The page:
Binge Drinking an Issue?

There are folks in recovery that don’t relate to the concept of binge drinking or using, much the way I admire but can’t relate to those who have a nasty experience and NEVER drink again.  For me, binge drinking adds another layer of complexity that is hard to fully explain unless you deal with this issue.  Some famous people have “isolated” events that defy their role model status:  Sir Anthony Hopkins, Michael Phelps, Tiger Woods, um Lindsey Lohan?
  • Binge Drinking—SAMHSA defines binge drinking as drinking 5 or more alcoholic drinks on the same occasion on at least 1 day in the past 30 days compared to  Heavy Drinking—SAMHSA defines heavy drinking as drinking 5 or more drinks on the same occasion on each of 5 or more days in the past 30 days.
United Kingdom Department of Health even did a study and identified 9 types of binge drinkers!
There is also some interesting science behind why some folks binge drink and others are considered more traditional problem drinkers:
I was GREAT at discipline and controlled drinking.  I could go days and weeks at a time given a sparklng of motivation.  Someone tell ME I have a drinking problem?  I’ll show them, no drinking this week.  BET me a dollar that I can NOT drink at the party?  Your on.
NOT drinking at all was not  really a problem.  Moderation, temperance, just one or two?  NO WAY.  I remember arguing with people who swore that I did not have a problem with alcohol.  HUH?  Most bingers are amazing people in life:  disciplined, successful, educated, out going, great family etc.  They can go days, weeks even months without using… but when they do…. rut roh!!!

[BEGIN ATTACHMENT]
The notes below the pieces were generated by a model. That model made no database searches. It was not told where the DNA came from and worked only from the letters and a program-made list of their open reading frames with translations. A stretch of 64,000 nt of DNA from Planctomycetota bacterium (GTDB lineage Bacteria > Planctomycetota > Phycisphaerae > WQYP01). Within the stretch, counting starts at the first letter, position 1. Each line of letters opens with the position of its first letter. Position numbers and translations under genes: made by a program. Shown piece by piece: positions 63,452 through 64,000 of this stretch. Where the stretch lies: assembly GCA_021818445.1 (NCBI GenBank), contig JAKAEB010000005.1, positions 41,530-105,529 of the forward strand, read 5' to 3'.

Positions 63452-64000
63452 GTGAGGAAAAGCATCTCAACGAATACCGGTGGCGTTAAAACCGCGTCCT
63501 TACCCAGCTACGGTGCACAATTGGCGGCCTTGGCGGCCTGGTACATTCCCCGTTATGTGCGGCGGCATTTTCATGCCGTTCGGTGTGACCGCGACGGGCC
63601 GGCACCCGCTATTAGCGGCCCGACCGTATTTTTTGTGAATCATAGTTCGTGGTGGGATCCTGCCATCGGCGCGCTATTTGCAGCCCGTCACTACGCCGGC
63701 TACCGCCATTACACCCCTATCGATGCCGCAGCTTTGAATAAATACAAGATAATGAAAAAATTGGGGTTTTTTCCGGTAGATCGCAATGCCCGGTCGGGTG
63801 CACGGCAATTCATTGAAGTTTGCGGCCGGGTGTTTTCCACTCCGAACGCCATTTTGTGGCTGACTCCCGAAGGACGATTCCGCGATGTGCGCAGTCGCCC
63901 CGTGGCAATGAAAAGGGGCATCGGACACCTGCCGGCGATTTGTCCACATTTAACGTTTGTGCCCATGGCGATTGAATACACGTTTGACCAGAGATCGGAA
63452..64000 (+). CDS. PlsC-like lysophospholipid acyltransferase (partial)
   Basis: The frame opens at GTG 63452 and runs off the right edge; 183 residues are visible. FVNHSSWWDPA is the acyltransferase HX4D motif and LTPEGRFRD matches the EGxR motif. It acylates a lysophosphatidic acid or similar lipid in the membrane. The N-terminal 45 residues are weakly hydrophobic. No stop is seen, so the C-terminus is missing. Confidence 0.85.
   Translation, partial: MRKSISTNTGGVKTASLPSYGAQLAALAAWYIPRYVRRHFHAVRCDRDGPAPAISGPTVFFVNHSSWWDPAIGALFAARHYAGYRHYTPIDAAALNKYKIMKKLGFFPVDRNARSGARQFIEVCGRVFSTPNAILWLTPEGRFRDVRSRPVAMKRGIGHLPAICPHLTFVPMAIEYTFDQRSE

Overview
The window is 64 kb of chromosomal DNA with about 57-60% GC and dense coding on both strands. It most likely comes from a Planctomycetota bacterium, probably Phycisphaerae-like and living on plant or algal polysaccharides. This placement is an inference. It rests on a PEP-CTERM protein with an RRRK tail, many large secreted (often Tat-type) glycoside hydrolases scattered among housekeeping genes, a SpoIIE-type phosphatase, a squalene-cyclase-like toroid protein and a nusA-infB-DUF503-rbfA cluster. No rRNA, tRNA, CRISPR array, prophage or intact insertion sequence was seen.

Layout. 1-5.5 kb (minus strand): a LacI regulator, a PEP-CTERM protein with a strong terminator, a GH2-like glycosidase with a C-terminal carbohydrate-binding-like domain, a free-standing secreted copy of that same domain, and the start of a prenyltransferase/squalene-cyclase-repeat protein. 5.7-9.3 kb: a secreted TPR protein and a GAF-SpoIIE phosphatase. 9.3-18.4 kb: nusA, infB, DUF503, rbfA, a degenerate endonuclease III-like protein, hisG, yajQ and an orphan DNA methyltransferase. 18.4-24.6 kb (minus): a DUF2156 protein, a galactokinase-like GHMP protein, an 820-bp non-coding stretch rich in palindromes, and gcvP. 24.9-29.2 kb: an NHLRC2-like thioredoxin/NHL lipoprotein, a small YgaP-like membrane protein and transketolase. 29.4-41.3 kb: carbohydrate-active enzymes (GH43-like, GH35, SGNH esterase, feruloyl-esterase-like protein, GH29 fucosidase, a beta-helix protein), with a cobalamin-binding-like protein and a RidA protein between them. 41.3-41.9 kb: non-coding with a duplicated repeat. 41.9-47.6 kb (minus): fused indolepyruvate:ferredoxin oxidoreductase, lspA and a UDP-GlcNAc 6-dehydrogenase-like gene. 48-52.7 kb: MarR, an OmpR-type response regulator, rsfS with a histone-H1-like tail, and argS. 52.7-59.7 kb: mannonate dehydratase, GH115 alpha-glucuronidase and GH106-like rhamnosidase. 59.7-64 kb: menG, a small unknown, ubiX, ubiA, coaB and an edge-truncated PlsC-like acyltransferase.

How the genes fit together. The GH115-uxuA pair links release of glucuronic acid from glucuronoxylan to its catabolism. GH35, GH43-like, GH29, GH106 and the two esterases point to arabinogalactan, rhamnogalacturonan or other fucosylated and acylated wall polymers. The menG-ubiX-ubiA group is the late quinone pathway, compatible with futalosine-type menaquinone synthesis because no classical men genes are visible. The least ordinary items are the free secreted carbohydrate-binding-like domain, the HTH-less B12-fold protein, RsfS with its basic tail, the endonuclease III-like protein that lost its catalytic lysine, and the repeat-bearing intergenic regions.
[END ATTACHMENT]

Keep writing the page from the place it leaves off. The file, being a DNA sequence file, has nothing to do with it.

Dynamite, grenades even canned gasoline is not dangerous unless it is ignited.  THAT analogy works for ME. A loaded handgun is ok, as long as the safety is on, or one doesn’t pull the trigger.
Binge drinking, using whatever.. really is up to each of us to determine if and when this is a problem that needs to be addressed through a recovery program.  Harder still is to decide when one actually stops .. at the end of the NEXT binge, or after some self honesty and contemplation or dealing with consequences of last binge… your call.
 Here are some ideas to consider to help deal with Binge Drinking urges:
Triggers: these can be people, places, things, smells that cause one to want to drink.  I also have to be mindful of “Hallmark events”like weddings, parties, job  events that can be a cause of stress, happiness or anxiety.  It helps to keep a log of what triggers you and be prepared to avoid or prevent lapses.
DISARM:  (Destructive Images & Self-talk Awareness & Refusal Method) Tell that urge to GET LOST!  Some people find it helpful to name that inner voice (mine are my “Brain Critters – angel and demon) and “talking” back to it really helps!  It takes the power away from the one way chatter.. Tell that voice to shut up and f*ck off!
Playing The Tape to the End..Spend as much time recalling the aftermath of those first 3-5 drinks/using whatever. Was the brief time you were ‘nicely’ inebriated worth the feelings of despair the next day?Frack it… It’s all so hopeless. Here you are again.  Side A is when I drink and all the ramifications involved in my drinking, Side B is when I abstain and all the relief and joy I feel from being sober.  The best way I find not to repeat my past is to remember how it was destructive to the real me.